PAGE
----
In Romania very severe anti-Jewish measures were established in 1940 [see anti-Jewish laws in Romania] . We had to hand in our radio, they confiscated cars and bicycles and expropriated Jewish houses. In 1940 my father died. My brothers were already self-supporting and they supported my mother from then on. After the war our apartment in Temesvar was annexed to the building of the national sick-relief fund. My mother was evicted and the authorities gave her a room and access to a kitchen. She died there, the poor thing. She was seriously ill and died of cancer in 1957. My parents were buried according to the Jewish tradition in Temesvar. The Kaddish was recited, but no Yahrzeit was drawn up for them. I only had my grandmother’s Yahrzeit, which I sent to the Memorial Museum of the Hungarian Speaking Jewry in Safed, Israel.
Jews were taken to forced labor not only in Hungary, but also in Romania. I was taken away in August 1941. These labor camps were spread all over the country. First they took us to Banat region, where we did some construction work, then they moved us to the valley of the Olt river. But the longest I stayed in a camp in South-Moldova, not far from Focsani. Most of the Jews from Temesvar and Arad were taken there for forced labor. For a while I worked there as an ambulance man. I had a corps-man bag I brought with me from Temesvar, with medications and bandages. The elderly needed treatment most frequently. I gave them shots, and even provided first-aid for the Romanian soldiers who got injured. Furthermore, their commander, a captain, got an eye infection because of the dirt and the poor hygiene we were exposed to there. I treated and cured him with my knowledge as a 2nd-year medical student and the books I had on me. I had course books on surgery and contagious diseases. I even cured cases of furuncle or abscess. I cut the abscess, cleaned and disinfected it following the instructions. I was able to help only in the cases that needed surgery because I had no knowledge of internal medicine. We hadn’t covered that subject at university yet. In the places I was working there were fairly decent conditions, but this wasn’t true for every camp. I know from my brother’s complaints and stories how horrible the situation of the forced laborers in Pankota was. [Pankota is 40 kilometers northeast of Arad.]
We worked under military supervision. We listened to the radio, and the officers of the nearby military units were all pro-French, pro-West. Some of them even came to us and informed us on the situation on the front. In the last weeks an officer came and told us that the retreating Germans were closing in. He judged correctly when he thought they would execute us if they found us, the forced laborers. He said, ‘I’ll give you some carriages which will take you to the city, to Braila. It’s safer there than in the countryside.’ There was no need for that because on 23rd August 1944  the army moved over to the allied side, and we retreated with the troops towards Braila. I’m not sure whether we first went to Focsani and then to Braila, but I do remember we saw stampeding Germans on the way, who threw away their guns and ran away from the Russians. In Braila the local Jewish community helped us out for the time we stayed there, until the traffic for trains opened.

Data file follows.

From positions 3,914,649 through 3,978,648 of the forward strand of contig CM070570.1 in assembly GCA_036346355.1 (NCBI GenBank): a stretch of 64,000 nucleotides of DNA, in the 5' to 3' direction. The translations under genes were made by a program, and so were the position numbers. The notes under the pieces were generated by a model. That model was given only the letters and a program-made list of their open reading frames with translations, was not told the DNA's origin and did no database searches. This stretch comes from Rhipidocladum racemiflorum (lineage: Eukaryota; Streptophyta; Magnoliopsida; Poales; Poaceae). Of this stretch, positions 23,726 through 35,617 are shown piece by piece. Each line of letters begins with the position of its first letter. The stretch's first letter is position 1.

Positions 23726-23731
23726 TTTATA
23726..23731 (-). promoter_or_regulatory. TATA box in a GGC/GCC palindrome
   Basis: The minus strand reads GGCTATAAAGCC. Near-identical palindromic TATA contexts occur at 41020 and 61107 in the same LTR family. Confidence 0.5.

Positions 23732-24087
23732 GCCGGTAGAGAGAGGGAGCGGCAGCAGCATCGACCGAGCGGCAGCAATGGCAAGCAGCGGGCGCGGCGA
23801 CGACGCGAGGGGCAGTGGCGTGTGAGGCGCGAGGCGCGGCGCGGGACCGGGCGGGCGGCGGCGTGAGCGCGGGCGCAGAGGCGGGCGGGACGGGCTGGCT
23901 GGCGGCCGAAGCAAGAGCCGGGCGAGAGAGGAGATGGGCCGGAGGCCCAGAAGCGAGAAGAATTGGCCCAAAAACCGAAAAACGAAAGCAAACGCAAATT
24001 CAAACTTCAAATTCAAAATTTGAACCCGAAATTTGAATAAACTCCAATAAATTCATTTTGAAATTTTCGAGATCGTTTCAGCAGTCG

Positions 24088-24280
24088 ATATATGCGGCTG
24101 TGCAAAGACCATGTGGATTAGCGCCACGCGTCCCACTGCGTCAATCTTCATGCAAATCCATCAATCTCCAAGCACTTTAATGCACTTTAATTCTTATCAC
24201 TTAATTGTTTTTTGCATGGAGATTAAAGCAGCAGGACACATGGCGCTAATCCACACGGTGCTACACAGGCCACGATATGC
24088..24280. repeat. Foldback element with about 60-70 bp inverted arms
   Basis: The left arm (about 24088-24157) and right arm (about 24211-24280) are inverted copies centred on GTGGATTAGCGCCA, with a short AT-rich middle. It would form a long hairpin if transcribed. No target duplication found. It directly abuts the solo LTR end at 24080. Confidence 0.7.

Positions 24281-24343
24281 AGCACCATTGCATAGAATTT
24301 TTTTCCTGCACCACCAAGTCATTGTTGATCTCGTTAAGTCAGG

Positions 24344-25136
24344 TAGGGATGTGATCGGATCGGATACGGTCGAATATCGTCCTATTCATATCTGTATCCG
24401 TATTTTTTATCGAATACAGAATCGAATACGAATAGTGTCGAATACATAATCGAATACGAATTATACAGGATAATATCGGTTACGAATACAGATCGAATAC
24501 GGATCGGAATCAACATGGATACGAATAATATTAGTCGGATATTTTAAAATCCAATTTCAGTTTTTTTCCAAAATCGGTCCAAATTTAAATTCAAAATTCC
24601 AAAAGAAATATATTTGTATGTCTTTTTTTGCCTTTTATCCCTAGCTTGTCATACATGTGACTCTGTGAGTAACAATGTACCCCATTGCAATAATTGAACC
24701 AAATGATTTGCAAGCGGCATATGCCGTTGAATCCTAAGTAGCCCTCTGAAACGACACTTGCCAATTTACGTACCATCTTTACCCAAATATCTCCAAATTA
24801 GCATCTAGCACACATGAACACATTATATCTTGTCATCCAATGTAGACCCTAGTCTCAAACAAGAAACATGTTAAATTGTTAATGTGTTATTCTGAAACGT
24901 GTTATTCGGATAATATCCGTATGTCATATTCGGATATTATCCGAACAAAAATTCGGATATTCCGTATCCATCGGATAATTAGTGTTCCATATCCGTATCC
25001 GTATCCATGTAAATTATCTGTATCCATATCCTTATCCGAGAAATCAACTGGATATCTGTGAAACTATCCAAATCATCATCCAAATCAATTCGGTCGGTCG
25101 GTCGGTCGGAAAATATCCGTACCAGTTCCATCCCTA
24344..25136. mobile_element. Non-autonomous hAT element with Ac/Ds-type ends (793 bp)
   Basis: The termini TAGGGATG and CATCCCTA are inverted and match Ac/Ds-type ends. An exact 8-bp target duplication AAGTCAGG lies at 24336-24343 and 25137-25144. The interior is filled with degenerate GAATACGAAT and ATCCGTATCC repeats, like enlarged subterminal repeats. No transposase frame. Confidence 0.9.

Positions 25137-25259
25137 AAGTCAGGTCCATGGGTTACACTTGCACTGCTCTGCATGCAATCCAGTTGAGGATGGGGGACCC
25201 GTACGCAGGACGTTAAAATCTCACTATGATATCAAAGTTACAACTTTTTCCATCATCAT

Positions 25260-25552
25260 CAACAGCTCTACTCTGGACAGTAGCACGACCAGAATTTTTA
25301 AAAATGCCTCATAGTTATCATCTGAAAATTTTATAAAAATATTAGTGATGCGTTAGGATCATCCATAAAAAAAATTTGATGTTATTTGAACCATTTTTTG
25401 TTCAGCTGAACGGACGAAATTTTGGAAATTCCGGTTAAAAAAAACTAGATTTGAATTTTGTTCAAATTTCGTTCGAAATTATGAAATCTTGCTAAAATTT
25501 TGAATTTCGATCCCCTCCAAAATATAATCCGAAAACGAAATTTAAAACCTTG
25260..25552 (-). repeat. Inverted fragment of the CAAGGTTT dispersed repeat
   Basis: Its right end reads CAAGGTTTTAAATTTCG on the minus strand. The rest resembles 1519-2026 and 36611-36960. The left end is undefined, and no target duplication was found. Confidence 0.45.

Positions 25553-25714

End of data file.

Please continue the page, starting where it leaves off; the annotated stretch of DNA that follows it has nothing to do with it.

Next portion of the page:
From Braila I went to my relatives to Bucharest. I looked them up, took a bath at their place, cleaned myself, and they gave me some clothes. The Jewish community of Bucharest also helped us out with some money. I didn’t go to the canteen because I ate at my relatives. I waited until it was officially announced that the railroad had been repaired and it was possible to go to Temesvar. I went home in the fall of 1944, and there everybody was unhurt: my sisters, brothers and my mother. After the war they all carried on with their lives separately, and I think I’m not entitled to speak about them.
In the fall of 1944 I re-entered the medical school in Kolozsvar, which in the meantime had been relocated to Szeben because it had to when Northern-Transylvania was annexed to Hungary in 1940. I finished one year in Szeben, and after the university moved back to Kolozsvar in 1945, I continued my studies there. I had to readjust to the academic life and I also had to learn the Romanian technical language because I had learned the basics in Italian. I had to attend courses, practice and laboratory. The aesthetics professor at the university of Kolozsvar was professor Rusu. His lectures on music were brilliant, and students from every faculty came to his lectures. He was a highly cultured man. He used to present a piece of work with a tape-recorder, and at the next lecture we listened to the same composition without him explaining. It went on like this for the entire academic year. His lectures were frequented by many Jewish students, at least those from the medical faculty.